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WikiProject Elements / Isotopes  (Rated C-class, Low-importance)
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Boson or no?[edit]

See Talk:Boson. -- Beland 01:16, 16 August 2005 (UTC)

compare to helium-3[edit]

Interesting... helium-4 is many orders of magnitude more common than helium-3, yet has a much shorter article. Mathwhiz90601 02:39, 22 May 2007 (UTC)

I suggest you go and do something about it :)     — SkyLined (talk) 17:30, 2 November 2009 (UTC)

Occurance of Helium-4[edit]

I am confused about the origin of Helium-4 on Earth, the article states In fact, alpha decay of heavy elements is the source of most naturally occurring helium-4 on earth, but I read in the Big-Bang-nucleosynthesis, that most Helium-4 was created in the very early times of the Universe ... (talk) 03:08, 27 October 2008 (UTC)

I'm guessing here; but it may be true that of all the Helium-4 in the entire universe, most was created in the very beginning of the universe. However, because of alpha decay, a lot more Helium-4 has since been created on earth; this may have created even more than was there from the start.     — SkyLined (talk) 17:33, 2 November 2009 (UTC)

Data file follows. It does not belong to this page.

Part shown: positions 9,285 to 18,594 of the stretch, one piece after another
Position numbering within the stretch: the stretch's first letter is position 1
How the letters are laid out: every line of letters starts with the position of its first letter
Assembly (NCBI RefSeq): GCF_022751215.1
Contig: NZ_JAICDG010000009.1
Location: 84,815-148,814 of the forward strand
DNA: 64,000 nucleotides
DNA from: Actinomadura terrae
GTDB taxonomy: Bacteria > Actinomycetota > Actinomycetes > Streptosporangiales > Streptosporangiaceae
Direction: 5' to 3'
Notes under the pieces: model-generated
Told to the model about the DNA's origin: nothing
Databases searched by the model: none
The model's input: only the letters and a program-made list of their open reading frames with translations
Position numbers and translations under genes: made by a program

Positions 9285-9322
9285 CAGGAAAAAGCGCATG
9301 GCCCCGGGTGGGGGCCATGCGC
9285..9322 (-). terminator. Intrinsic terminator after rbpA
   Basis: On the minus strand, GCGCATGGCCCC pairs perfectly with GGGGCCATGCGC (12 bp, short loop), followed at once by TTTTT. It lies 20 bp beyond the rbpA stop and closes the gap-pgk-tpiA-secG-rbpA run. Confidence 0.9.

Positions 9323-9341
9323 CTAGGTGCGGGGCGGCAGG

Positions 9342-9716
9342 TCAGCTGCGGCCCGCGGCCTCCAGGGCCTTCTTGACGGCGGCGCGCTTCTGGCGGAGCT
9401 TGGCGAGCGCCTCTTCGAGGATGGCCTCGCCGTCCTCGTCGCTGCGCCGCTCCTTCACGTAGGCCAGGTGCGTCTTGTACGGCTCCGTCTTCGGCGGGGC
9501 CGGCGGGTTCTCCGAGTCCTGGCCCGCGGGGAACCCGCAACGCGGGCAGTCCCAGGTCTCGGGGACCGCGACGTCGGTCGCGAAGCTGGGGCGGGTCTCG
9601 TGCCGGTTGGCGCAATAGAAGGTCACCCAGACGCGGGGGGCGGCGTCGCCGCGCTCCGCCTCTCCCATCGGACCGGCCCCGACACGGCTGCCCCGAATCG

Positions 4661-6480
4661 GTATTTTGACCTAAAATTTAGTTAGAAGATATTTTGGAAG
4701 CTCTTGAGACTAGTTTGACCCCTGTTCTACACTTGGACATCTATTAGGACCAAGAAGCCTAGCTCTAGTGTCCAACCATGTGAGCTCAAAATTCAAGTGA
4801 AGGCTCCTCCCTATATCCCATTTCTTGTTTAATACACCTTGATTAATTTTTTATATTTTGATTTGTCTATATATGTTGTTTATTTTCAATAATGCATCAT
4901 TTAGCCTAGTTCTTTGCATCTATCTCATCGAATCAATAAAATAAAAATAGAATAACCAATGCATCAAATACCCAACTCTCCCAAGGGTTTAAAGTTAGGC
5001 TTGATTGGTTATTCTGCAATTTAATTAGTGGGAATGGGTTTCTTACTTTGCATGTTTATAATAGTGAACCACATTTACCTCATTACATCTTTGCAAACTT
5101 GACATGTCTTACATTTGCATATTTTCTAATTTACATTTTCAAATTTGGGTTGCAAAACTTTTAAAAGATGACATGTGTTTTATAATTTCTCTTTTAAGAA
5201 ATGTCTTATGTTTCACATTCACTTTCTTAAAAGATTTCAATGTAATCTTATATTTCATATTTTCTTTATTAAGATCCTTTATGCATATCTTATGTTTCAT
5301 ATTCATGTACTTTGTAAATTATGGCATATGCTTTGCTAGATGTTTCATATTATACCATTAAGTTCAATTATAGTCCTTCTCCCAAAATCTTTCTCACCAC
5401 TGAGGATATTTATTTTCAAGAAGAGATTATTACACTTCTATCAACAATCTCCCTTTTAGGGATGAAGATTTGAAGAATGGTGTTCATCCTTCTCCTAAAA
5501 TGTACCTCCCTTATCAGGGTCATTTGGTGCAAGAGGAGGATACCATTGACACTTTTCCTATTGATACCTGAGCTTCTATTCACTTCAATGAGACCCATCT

Helium was too light to stay with the Earth during its formation. The giant planets had enough gravity to retain helium and hydrogen. --JWB (talk) 19:04, 2 November 2009 (UTC)

[citation needed] (it may be worth explaining on the page, hence the request for reference)     — SkyLined (talk) 08:32, 3 November 2009 (UTC)

Seems like an error[edit]

(question copy+pasted from {{ComplexNuclide2}} talk page by SkyLined)

I changed from {{ComplexNuclide2|Helium|4}} to {{Nuclide2|Helium|4}} in Helium-4 because it generated

4 He
2 2

and not the

4 He

that I think is more appropriate. Is this an error or a misuse of the template? ... said: Rursus (mbork³) 12:20, 27 October 2009 (UTC)